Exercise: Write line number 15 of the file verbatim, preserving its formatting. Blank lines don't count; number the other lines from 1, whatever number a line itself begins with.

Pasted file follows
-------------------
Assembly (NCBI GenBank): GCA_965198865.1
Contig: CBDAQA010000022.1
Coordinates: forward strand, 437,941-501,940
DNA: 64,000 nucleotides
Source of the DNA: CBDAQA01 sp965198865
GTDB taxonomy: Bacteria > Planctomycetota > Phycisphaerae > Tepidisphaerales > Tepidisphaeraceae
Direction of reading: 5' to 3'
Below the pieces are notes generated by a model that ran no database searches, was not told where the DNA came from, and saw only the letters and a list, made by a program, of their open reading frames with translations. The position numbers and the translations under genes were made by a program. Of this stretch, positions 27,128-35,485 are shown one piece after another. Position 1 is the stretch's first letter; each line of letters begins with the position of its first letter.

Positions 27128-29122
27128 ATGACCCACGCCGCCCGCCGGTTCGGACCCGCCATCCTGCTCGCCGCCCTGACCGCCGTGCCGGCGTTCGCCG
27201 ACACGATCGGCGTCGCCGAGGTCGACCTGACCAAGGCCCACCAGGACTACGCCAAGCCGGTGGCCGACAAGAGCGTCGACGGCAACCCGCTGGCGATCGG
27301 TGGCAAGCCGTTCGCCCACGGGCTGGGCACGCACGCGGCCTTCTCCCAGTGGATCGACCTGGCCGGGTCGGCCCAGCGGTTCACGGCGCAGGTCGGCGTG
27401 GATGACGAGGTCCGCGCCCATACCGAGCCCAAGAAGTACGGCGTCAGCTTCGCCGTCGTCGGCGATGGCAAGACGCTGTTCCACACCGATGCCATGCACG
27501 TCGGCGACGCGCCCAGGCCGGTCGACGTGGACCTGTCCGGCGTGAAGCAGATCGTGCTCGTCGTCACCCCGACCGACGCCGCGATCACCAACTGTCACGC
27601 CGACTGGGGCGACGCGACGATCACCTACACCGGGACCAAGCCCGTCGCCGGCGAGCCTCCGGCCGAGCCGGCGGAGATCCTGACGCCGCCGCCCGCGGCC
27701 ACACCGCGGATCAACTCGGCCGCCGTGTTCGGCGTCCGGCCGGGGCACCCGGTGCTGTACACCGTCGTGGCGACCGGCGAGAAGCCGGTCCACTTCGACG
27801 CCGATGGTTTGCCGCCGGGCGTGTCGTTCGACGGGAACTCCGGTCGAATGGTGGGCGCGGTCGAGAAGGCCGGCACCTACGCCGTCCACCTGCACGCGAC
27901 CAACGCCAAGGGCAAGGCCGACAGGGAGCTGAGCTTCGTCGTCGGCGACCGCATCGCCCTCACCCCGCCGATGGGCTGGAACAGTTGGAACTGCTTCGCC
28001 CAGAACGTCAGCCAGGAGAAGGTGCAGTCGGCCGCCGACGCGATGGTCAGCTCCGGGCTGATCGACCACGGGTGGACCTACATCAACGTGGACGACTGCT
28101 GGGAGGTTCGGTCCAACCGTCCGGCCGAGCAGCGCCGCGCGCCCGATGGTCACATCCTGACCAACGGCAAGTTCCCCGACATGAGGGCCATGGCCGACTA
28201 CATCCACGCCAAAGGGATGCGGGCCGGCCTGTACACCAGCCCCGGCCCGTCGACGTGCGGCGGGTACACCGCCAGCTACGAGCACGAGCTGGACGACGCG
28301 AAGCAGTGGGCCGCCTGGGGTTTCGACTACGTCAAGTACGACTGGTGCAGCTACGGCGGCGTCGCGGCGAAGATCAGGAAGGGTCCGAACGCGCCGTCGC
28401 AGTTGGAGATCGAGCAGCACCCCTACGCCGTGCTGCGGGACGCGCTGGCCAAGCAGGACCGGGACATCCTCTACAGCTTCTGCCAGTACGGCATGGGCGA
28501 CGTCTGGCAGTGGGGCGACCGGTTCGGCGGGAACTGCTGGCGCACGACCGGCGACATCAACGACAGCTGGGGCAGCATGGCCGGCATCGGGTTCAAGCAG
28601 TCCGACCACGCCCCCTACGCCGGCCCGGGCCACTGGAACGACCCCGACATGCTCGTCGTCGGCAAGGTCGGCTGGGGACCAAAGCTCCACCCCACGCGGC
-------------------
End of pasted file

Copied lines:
27601 CGACTGGGGCGACGCGACGATCACCTACACCGGGACCAAGCCCGTCGCCGGCGAGCCTCCGGCCGAGCCGGCGGAGATCCTGACGCCGCCGCCCGCGGCC